The co-feature was another good fight with Brooklyn’s Powell (20-0) putting up a respectable defense to Kassim Ouma (24-2). Ouma came out very aggressively and stayed that way, as is his tendency (CompuBox numbers showed by the tenth round he had thrown over a thousand punches). Powell looked stronger to me, but if he was it didn’t show during the fight. I thought Powell did better in the second and third round, hitting Ouma with some hard punches as he moved back. It reminded me a bit of World War I trench warfare – Ouma would gain ground, but would pay dearly for doing so, with each advancement contested. The only problem was that if Ouma paid at all he didn’t show it. In addition to his speed and aggression he seemed to have a chin like a rock. Powell is a tough fighter who hit him with some very solid shots throughout the fight, but none seemed to faze Ouma in the slightest and almost none even slowed him down. In the third or fourth round Ouma took a clean punch to the jaw; his feet stopped moving forward for perhaps a half second. As the fight went on Ouma became increasingly dominant, getting Powell on the ropes at several points and landing some hard shots, especially in the first minute of the ninth round, the only time it looked like Powell might go down. But he stayed up and for the most part returned fire. Undefeated until last night, he had fought some good talent but no one of Ouma’s caliber, and I’d imagine the experience was a valuable one for him – even worth losing his undefeated record for. He was a bit outclassed but comported himself well – he did not get knocked down and gave a good fight, refusing to cower on the ropes or retreat without fighting back.
Undefeated welterweight Andre Berto (13-0), a 2004 Olympian, looked very good during the two and half minutes that he fought Roberto Valenzuela (37-42-2). Within several seconds it was very clear who would win, as the ‘fight’ turned into a cat-and-mouse game, with Berto stalking and throwing out a hard jab (Quartey had the most famous jab of the night, but Berto’s is certainly nothing to complain about). He finished off the hapless Valenzuela with a few combos just before the end of the first round. Valenzuela went down without too much of a struggle and probably some relief. In my opinion he could have gotten up if he had really wanted to, but as he surely thought ‘why prolong the inevitable.’ It was too bad, because I had seen Berto work out earlier in the week and wouldn’t have minded seeing him get to open up a little. As it was, Berto’s performance was like watching a sports car cruise at fifty miles an hour – he looked good enough so that one wished to see him perform at a faster pace. I think Berto will go places – he is very fast and strong for a welterweight, and after this fight is 14-0. I’d say it’s about time to give him some real fights.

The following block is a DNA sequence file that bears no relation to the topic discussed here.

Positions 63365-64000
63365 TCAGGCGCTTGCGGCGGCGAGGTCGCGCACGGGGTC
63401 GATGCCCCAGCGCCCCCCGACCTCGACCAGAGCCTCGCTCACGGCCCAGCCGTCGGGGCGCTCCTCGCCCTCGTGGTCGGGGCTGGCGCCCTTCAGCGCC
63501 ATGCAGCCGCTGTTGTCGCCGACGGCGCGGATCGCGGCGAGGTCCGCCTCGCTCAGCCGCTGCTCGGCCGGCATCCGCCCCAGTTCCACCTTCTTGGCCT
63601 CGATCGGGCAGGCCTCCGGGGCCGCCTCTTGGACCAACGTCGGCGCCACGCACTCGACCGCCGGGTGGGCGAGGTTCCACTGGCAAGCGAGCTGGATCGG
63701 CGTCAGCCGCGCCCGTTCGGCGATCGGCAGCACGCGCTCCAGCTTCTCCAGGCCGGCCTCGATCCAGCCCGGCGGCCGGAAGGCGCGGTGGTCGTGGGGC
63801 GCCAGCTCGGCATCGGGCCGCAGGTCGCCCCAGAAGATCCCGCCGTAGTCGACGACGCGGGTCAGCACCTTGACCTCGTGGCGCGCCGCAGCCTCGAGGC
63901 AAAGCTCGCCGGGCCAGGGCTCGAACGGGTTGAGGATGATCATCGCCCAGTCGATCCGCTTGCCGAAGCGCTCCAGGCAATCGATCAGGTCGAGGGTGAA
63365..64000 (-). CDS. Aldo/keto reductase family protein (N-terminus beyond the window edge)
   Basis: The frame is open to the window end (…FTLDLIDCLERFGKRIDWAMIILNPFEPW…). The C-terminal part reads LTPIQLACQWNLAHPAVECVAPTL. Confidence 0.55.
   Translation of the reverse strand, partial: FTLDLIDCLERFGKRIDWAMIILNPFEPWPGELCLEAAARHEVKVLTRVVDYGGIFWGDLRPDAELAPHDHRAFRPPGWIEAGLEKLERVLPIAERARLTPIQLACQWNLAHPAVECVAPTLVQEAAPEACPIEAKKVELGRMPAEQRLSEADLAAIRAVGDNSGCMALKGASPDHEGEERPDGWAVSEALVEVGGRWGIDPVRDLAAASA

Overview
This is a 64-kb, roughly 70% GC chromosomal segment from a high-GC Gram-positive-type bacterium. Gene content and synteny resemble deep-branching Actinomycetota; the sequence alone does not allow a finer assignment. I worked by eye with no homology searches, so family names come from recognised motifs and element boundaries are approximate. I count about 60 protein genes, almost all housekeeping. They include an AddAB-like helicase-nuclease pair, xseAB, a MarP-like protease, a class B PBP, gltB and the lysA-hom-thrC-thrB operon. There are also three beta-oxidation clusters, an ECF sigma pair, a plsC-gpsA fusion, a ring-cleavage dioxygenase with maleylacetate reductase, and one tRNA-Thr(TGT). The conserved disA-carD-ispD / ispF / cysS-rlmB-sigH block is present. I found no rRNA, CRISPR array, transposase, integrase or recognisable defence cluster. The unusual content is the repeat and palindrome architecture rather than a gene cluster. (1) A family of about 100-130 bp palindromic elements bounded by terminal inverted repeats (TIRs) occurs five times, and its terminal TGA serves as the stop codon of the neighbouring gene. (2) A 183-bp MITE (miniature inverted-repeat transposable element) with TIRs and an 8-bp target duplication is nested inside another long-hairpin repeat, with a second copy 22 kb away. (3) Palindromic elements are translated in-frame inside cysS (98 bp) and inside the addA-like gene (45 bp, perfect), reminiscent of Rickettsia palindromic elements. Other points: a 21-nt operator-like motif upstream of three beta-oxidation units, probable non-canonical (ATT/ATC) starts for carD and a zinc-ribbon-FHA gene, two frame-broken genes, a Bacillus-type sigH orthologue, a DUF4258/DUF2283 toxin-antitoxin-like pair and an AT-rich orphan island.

Super middleweight Queens’s Jaidon Codrington beat Carl Daniels in a six-round decision by being stronger, more aggressive, and working the body quite well throughout the fight. Bronx fighter Pat Nwamu TKO’d John Battle in the third round for the IBA super cruiserweight belt and looked good doing it, throwing lots of hard punches and slipping the majority of his opponent’s power shots. Noriko Kariya beat Michelle Herron in a four-round female bantamweight bout, and Arturo Brambilla suffered a first-round knockout at the hands of the Bronx’s Darling Jimenez in a junior welterweight match.